Governance Stakeholders: What are They?
Every organization comprises internal and external stakeholders from diverse groups. These stakeholders represent various groups that directly or indirectly influence the success and sustainability of businesses. Organizations strive to operate sustainably and successfully by establishing effective communication with these stakeholders and considering their interests. Therefore, corporate governance, forming the foundation of corporate trust, is becoming increasingly widespread each day, irrespective of the size (small or large) or the type (public or family-owned) of the enterprise.
Corporate governance is the responsibility of everyone directing relationships and communication with all partners of an organization. Practices that form the basis for this governance becoming a cultural characteristic of an institution are typically carried out by Boards of Directors. Examples of internal and external stakeholders are provided below:
Board of Directors: Top-level executives of the business, including the CEO and other managers, are crucial stakeholders influencing decision-making processes. They provide insights into how value can be derived from IT use and clarify relevant board responsibilities.
Senior Management: Guides how the performance of IT will be organized and monitored across the business.
Business Managers: Assist in understanding how the required IT solutions for businesses can be obtained and how new technology can be best utilized for new strategic opportunities.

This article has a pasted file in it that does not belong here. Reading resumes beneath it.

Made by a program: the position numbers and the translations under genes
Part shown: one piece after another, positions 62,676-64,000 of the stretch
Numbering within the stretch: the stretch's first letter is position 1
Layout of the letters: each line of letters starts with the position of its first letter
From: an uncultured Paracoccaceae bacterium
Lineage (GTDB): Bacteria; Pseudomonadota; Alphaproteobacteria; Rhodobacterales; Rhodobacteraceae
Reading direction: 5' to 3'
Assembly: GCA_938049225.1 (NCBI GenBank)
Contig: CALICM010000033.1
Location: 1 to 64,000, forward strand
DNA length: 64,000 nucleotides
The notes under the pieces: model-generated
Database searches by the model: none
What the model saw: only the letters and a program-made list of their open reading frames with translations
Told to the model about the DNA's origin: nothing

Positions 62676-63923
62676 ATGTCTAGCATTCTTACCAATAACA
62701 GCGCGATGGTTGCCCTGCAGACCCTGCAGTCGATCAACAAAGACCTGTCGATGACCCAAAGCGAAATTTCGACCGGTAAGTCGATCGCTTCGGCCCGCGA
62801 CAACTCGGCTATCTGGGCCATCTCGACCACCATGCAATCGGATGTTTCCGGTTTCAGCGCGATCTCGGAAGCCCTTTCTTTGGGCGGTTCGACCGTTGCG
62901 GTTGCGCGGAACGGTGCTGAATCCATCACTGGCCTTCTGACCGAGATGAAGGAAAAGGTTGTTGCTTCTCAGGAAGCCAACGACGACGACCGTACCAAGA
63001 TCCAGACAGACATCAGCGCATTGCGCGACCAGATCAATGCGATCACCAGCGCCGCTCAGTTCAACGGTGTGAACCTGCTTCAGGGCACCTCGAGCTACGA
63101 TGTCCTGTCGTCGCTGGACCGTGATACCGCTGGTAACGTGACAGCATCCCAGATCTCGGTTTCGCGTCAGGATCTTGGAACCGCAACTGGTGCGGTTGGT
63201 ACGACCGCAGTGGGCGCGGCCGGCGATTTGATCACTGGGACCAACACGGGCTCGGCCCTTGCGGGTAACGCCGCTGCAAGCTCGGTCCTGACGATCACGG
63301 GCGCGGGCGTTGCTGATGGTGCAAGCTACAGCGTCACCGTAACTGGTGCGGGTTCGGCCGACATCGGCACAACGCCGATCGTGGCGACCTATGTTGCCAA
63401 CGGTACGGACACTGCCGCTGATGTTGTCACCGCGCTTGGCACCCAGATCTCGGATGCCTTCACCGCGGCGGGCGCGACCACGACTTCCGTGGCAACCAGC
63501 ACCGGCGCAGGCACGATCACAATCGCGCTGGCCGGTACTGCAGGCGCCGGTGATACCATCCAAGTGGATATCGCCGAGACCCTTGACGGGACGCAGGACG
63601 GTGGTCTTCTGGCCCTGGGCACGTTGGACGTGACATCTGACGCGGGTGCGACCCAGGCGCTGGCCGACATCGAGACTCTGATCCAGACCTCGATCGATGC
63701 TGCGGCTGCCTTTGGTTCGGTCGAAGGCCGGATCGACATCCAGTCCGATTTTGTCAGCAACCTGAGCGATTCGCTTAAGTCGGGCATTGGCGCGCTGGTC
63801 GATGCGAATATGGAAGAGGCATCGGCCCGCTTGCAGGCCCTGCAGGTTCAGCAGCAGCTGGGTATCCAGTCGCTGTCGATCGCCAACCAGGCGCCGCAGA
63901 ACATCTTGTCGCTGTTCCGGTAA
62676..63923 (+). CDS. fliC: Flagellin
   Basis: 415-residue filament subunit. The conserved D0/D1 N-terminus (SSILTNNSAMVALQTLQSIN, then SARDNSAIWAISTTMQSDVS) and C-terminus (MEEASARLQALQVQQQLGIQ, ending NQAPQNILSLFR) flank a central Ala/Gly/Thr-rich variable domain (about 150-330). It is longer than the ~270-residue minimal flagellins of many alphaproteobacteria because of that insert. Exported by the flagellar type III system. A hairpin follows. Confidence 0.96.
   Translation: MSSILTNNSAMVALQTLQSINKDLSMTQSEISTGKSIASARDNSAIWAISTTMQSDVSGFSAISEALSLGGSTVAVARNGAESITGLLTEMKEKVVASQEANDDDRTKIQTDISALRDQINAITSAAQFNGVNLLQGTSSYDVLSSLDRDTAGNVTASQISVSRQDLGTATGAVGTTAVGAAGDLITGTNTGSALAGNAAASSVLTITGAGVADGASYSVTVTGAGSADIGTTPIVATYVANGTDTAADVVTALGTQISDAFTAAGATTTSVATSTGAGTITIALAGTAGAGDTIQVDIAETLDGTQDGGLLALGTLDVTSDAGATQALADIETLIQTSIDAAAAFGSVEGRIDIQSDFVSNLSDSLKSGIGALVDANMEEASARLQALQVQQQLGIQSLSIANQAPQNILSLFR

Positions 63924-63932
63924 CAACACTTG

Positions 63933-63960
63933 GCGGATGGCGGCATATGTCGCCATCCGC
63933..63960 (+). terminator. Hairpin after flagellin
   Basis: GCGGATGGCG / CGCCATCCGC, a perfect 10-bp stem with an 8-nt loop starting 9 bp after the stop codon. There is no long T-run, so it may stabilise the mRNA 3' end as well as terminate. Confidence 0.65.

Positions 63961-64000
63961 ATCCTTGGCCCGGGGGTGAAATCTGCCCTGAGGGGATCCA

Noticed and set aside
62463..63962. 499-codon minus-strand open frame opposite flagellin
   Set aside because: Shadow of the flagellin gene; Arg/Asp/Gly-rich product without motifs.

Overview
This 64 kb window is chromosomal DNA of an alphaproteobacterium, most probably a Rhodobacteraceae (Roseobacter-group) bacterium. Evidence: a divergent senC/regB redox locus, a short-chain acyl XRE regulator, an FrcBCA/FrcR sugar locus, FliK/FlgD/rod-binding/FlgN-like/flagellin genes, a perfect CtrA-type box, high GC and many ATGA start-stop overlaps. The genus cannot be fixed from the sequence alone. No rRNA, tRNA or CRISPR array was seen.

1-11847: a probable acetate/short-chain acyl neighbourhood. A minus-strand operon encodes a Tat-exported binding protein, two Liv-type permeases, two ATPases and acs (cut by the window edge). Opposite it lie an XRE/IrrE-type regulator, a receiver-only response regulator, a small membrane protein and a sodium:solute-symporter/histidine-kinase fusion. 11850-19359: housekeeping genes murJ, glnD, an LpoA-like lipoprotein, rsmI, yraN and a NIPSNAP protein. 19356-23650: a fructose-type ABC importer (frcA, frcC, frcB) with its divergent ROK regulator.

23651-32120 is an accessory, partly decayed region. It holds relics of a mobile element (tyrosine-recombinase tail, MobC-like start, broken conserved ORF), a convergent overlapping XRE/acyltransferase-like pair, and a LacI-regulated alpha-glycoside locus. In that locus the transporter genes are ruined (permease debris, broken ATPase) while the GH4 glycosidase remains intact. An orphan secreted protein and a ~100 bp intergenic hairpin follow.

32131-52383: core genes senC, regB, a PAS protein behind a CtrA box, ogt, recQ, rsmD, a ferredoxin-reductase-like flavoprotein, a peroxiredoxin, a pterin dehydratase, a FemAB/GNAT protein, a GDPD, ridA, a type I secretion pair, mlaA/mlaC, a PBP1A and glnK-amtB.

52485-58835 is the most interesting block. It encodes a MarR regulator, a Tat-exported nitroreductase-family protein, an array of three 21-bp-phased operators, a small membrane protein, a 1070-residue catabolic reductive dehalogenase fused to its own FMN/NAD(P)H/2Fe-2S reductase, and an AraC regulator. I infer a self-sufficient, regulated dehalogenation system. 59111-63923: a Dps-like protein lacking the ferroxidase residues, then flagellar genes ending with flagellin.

IT Managers: Provide the best guidance on establishing and structuring the IT department, managing IT performance, conducting efficient and effective IT operations, controlling IT costs, and aligning IT strategy with business priorities.
Assurance Providers: Assist in managing dependence on external service providers, securing IT, and ensuring the presence of an effective and efficient internal control system.
Risk Management: Assists in identifying and managing all risks related to IT.
Employees: The individuals directing and sustaining the daily operations of the business.
Labour Unions: Unions or worker representatives advocating for labour rights, representing the interests of employees.
Shareholders and Partners: Individuals or entities providing financial support to the business and holding ownership shares.
Regulators: Government agencies enforcing legal regulations governing the business. They ensure compliance with current rules and regulations, helping the business have the correct governance system to manage and sustain compliannce.
Business Partners: Other businesses or organisations collaborating with the business. They may collaborate on joint projects, ensuring that the operations of a business partner to comply with safe, reliable, and applicable rules and regulations.
IT Companies: Help ensure that the operations of an IT company comply with safe, reliable, and applicable rules and regulations.
Customers: Individuals or organizations supporting the business by purchasing products or services. While customers are external stakeholders, they are the main source of revenue for the business.
Competitors: Other businesses operating in the same industry or market segment. Competitors can influence the market competitiveness of a business.
Society: The community in which the business operates, including local communities. A group that evaluate and monitors the societal impacts of the business.
Financial Institutions: Banks, lenders, and financial institutions that assist in financing and providing credit to the business.
Media and Public Opinion: Media and the general public that influence the reputation of the business. Positive or negative news and information can shape the impression of the business.
Environment and Nature: An important external stakeholder group for businesses that use or impact natural resources. Includes environmental agencies and activist groups assessing environmental impacts.
Author: Nazlıcan Hatice TANIN/ BeyazNet Information Systems Audit Specialist